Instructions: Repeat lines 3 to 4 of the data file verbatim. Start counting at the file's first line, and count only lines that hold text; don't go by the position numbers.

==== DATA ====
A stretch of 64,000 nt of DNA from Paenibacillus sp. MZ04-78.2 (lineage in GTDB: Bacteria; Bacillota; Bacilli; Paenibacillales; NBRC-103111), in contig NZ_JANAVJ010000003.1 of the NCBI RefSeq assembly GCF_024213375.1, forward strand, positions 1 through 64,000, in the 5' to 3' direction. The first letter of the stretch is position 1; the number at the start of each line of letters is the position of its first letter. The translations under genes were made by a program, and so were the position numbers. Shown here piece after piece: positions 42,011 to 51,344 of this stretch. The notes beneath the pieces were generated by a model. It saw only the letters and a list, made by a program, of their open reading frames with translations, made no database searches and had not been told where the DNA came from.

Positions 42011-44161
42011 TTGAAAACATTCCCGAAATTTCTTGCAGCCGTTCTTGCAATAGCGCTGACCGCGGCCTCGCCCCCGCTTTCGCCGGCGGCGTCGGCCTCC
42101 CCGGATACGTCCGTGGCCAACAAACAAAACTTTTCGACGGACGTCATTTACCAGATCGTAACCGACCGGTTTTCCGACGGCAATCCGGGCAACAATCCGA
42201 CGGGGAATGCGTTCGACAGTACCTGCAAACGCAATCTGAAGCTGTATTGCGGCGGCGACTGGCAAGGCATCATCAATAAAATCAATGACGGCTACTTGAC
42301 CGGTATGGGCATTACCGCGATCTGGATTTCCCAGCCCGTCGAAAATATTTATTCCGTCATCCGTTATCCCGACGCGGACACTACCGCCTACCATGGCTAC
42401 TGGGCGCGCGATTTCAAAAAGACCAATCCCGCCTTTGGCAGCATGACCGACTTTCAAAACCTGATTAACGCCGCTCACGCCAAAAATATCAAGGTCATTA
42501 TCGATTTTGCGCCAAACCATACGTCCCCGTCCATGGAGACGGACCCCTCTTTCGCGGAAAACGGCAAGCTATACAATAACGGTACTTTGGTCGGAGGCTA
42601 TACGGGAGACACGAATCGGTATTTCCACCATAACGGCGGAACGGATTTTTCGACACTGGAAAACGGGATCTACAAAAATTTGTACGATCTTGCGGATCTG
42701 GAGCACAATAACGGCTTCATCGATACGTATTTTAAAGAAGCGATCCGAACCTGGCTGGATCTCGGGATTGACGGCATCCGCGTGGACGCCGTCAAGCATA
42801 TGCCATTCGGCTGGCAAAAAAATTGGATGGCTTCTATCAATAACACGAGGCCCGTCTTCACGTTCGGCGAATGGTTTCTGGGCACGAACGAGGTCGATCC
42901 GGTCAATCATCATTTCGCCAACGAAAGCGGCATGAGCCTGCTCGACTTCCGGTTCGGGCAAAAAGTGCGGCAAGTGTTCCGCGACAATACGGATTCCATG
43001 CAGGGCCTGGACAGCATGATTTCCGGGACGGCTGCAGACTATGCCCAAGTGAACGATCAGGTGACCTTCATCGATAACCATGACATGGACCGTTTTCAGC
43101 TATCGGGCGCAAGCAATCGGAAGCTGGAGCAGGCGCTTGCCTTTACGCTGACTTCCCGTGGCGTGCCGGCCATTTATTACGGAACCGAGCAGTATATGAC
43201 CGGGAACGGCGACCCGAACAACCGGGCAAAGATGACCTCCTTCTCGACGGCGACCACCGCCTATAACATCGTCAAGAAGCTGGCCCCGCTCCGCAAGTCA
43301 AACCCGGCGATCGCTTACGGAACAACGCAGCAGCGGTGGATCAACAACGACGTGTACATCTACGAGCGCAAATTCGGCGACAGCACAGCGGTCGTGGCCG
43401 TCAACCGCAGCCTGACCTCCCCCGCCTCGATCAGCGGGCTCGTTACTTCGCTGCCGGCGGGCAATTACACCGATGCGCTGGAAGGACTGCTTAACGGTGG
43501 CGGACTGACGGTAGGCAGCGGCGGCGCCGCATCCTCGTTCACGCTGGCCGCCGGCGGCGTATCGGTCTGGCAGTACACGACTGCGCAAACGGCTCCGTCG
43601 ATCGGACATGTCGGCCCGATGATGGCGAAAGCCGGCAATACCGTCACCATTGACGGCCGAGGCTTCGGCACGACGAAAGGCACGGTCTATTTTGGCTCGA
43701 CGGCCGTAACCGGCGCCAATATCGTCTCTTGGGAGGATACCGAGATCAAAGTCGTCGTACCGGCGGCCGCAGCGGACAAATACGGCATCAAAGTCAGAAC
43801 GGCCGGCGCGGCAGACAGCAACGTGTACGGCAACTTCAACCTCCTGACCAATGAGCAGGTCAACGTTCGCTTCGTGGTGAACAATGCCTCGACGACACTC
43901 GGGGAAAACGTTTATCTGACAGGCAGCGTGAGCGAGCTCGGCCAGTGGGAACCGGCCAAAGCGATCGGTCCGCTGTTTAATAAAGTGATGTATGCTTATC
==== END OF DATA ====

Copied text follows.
42011 TTGAAAACATTCCCGAAATTTCTTGCAGCCGTTCTTGCAATAGCGCTGACCGCGGCCTCGCCCCCGCTTTCGCCGGCGGCGTCGGCCTCC
42101 CCGGATACGTCCGTGGCCAACAAACAAAACTTTTCGACGGACGTCATTTACCAGATCGTAACCGACCGGTTTTCCGACGGCAATCCGGGCAACAATCCGA